There are six approaches to this important issue, and it’s worth reviewing all of them.
The first approach is the one-state solution, which implies that Israel must annex the West Bank in its entirety and put an end to Palestinian ambitions to establish an independent state in the future. Those in favor of this option claim the demographic issue doesn’t pose a threat, because based on the current birth rate figures, the Jewish majority is guaranteed, provided we don’t take the Gaza Strip into consideration.
The second approach, which also opposes the establishment of a Palestinian state, supports the annexation of Area C—some 60% of the territory of the West Bank—as well as all areas with already established Israeli settlements. That way, Palestinians living in Areas A and B would enjoy civil autonomy, while Israel would maintain full military control of all areas between the Jordan River and the Mediterranean Sea. The problem is Area B comprises 169 enclaves all surrounded by Area C, and every time a Palestinian were to cross between them they would enter sovereign Israeli territory.
The third approach, in principle, supports a political solution to the conflict, but argues it can’t be achieved in the foreseeable future, making "conflict management" the only viable option at the present time.
The fifth approach (I will get to the fourth approach in a minute) is also based on a conviction that reaching a political agreement in the near future is impossible. However, those campaigning for it believe the Israeli occupation of Palestinian territories must end no matter what. Israel must withdraw to the separation barrier along the Green Line in the West Bank, while retaining control of the Jordan Valley—where practically no Palestinians live—thus transferring the political burden to the Palestinian Authority. Back in 2006, then-prime minister Ehud Olmert called this approach “the Convergence Plan.”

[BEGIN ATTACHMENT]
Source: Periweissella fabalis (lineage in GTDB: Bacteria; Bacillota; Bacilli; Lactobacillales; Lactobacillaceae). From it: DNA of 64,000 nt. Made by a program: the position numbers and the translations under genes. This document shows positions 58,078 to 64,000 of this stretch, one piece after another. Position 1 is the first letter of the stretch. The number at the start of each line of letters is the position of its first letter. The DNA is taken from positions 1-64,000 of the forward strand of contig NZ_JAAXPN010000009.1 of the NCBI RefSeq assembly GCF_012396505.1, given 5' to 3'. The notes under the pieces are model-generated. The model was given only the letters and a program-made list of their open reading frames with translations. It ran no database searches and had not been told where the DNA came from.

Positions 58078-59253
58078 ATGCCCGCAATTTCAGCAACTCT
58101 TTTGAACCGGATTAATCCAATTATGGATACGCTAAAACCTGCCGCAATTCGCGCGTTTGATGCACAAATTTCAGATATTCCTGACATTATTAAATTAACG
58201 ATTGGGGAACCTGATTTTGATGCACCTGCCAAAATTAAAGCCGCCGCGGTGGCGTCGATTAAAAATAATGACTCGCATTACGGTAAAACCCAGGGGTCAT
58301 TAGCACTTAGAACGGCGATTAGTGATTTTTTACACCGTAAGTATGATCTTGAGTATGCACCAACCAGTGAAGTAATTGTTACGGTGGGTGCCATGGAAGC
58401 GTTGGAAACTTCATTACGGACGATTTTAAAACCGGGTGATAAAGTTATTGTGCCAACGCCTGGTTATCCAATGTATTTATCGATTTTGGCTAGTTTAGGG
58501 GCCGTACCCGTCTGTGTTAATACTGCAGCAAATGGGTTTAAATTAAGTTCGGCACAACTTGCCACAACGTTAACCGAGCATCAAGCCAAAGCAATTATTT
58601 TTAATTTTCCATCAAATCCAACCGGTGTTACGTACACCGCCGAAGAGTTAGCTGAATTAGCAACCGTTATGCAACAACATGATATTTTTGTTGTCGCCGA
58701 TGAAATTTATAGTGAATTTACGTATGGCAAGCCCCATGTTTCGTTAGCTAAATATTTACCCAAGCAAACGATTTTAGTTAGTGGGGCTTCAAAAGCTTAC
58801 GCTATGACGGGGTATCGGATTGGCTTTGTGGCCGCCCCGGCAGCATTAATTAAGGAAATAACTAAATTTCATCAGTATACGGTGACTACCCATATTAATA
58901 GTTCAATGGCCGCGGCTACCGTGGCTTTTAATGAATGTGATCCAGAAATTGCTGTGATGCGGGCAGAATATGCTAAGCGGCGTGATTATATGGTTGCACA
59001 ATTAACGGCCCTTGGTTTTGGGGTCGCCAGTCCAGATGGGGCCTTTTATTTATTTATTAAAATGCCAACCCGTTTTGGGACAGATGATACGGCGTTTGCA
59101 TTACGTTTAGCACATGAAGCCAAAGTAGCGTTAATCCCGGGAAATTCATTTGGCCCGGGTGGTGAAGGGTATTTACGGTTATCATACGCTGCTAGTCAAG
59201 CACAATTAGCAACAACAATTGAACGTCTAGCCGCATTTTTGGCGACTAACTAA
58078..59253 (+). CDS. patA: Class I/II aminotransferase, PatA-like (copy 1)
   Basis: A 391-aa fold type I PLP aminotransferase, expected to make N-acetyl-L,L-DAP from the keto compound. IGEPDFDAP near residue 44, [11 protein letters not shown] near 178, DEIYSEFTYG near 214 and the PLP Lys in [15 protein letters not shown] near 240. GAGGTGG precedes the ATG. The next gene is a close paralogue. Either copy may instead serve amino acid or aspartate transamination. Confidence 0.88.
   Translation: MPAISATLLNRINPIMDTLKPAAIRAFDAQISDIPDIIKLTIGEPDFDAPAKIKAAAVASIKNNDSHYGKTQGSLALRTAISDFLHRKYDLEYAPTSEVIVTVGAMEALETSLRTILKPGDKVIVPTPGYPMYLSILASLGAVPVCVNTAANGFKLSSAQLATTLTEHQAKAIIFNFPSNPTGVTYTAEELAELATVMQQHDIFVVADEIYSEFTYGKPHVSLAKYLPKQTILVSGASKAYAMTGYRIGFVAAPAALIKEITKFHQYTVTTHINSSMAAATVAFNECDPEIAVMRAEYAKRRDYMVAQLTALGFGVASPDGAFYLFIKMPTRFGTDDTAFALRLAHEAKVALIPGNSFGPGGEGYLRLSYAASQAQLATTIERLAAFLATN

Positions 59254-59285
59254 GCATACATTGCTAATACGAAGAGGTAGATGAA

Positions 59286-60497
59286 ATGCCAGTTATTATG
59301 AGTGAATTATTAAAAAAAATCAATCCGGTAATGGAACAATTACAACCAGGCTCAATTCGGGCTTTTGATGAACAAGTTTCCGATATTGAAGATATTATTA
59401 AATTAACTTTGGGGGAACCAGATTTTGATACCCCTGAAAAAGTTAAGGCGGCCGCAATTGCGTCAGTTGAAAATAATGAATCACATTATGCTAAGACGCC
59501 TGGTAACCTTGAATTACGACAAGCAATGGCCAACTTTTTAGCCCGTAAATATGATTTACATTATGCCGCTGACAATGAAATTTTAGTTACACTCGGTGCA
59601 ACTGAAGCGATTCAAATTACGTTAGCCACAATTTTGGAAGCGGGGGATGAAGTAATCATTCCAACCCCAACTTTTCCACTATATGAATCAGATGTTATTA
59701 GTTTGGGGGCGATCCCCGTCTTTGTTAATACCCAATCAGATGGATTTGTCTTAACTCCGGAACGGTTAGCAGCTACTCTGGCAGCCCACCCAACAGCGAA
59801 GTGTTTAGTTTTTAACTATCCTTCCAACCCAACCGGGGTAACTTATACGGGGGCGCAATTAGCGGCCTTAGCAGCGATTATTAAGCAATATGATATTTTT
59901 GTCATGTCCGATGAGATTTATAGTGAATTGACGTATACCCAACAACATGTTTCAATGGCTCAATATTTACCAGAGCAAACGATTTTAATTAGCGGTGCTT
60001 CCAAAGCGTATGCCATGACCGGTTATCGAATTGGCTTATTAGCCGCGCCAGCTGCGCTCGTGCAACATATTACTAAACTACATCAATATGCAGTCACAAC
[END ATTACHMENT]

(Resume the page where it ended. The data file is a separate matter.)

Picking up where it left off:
The sixth approach calls for an immediate return to the negotiating table as a prerequisite to a future two-state solution. There are various tactical “sub-approaches” as to how the negotiations could be facilitated, but they all hold a common belief that it’s vital to reach a permanent agreement as soon as possible based on the two-state principle.
The fourth approach also emphasizes the importance of reaching a permanent agreement with the Palestinians, but without the added pressure of it being within a framework of the two-state solution—which those advocating for this approach believe would be detrimental to both sides.
The principle of having two states is based on four assumptions: the solution must be found between the Jordan River and the Mediterranean sea; Palestinians must establish a sovereign state of their own; the Gaza Strip and the West Bank must merge into one political entity; and the border between Israel and a future Palestinian state must be based on the 1967 lines, with only slight adjustments. Why are these assumptions correct? There are at least two alternative solutions to the conflict. The first is based on an exchange of territory between Israel, Egypt, Jordan, Palestine and Saudi Arabia, while the second is based on the establishment of a federation between Jordan and the West Bank.
The division between the left-wing that supports a two-state solution and the right-wing that opposes it, doesn’t really reflect the full scope of the discussion. Furthermore, it's easy to be against something, it's much harder to definitively state what you actually stand for. Elections are an opportunity to not only engage with people, but also with opinions and ideas. It’s not enough to say what you’re oppose, it’s far more critical to say what you support.